Hackers are apparently getting more visual with a recent data dump for sale on the dark web — including a selfie of each user.
According to a report in NextWeb, Sixgill, an Israeli dark web research company, discovered a data dump for sale on a big Russian language dark web format that includes a selfie of the users. “We came across an advertisement in a closed-access forum which is predominantly Russian where someone was selling 100,000 documents for $50,000,” said Sixgill’s Alex Karlinsky in an interview with NextWeb. “These documents include their ID or passport, proof of address, and unusually, a selfie.”
According to the report, this appears to be one of the first times that a selfie of the user was included in the data being sold. While selfies alone don't have much value to hackers, the report noted that combined with other identifying information, it could enable hackers to potentially open up bank accounts and get credit under the victim’s name. That’s because some banks are enabling customers to open up an account via uploaded documents — including a selfie that is then used to verify the identity. Its common, noted NextWeb, with FinTech banking platforms.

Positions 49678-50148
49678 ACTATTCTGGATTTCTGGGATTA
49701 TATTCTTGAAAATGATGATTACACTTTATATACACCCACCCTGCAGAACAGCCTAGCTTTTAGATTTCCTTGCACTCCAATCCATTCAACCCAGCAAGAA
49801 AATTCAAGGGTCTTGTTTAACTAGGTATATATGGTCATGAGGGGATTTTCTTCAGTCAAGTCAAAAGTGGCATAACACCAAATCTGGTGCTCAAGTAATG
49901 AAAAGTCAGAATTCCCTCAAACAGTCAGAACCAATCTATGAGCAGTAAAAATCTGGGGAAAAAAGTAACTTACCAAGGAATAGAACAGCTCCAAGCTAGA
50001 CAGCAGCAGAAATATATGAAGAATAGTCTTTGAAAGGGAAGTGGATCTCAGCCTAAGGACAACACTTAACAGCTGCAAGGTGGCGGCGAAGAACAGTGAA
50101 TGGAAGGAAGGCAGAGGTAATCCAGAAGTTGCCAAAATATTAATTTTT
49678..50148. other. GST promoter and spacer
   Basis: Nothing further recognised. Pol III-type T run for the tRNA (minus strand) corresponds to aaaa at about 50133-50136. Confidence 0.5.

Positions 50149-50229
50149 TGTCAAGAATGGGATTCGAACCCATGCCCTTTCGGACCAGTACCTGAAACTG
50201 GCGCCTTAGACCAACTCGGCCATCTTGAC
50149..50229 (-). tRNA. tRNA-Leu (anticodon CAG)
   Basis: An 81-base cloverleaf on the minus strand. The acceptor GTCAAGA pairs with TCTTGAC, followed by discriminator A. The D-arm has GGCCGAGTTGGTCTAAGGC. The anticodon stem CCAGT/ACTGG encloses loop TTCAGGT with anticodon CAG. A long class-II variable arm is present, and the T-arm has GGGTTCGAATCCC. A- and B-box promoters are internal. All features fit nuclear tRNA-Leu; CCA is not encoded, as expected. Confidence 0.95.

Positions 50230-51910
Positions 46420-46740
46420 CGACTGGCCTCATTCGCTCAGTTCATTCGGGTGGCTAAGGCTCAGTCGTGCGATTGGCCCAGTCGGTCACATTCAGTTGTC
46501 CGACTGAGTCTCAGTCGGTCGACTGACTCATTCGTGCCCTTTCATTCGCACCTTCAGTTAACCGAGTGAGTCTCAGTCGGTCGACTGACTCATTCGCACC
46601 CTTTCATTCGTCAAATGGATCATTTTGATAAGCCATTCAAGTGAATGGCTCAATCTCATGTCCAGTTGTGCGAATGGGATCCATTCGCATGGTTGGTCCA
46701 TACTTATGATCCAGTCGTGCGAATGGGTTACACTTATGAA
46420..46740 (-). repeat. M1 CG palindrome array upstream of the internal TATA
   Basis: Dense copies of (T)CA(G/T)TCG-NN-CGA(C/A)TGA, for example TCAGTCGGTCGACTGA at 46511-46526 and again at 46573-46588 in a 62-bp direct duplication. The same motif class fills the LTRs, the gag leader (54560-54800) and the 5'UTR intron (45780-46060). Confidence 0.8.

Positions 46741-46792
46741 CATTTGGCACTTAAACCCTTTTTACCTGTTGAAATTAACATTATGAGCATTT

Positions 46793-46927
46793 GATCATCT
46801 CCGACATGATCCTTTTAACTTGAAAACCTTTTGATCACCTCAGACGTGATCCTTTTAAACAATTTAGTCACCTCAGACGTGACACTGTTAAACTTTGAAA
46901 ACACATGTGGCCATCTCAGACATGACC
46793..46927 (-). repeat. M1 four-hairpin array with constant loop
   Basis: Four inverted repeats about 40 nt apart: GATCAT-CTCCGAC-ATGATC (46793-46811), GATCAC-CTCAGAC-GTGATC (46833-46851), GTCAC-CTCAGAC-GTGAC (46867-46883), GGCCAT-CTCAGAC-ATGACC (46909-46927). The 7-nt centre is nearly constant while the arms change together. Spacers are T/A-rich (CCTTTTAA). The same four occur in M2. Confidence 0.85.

The seller of the data was selling it in small pieces that are affordable, Sixgill said, noting another hacker is selling identities in that fashion as well — with a person’s ID documents and selfie — going for $70 each. “The easiest way of obtaining a selfie is from phones that have contracted malware,” Sixgill's Karlinsky said in the interview. “The other way would be to maintain a website that keeps private info from people, and/or to hack into such a website.”
While using a selfie to verify identification isn't common, companies are embracing it more frequently in recent months. Take SelfieQuote.com, which was launched in July, and does exactly what it sounds like it does — it allows a potential customer to simply submit a selfie and let technology estimate the subject’s age, weight and BMI. It is from Legal & General Insurance and is part of its effort to get people to take out insurance policies.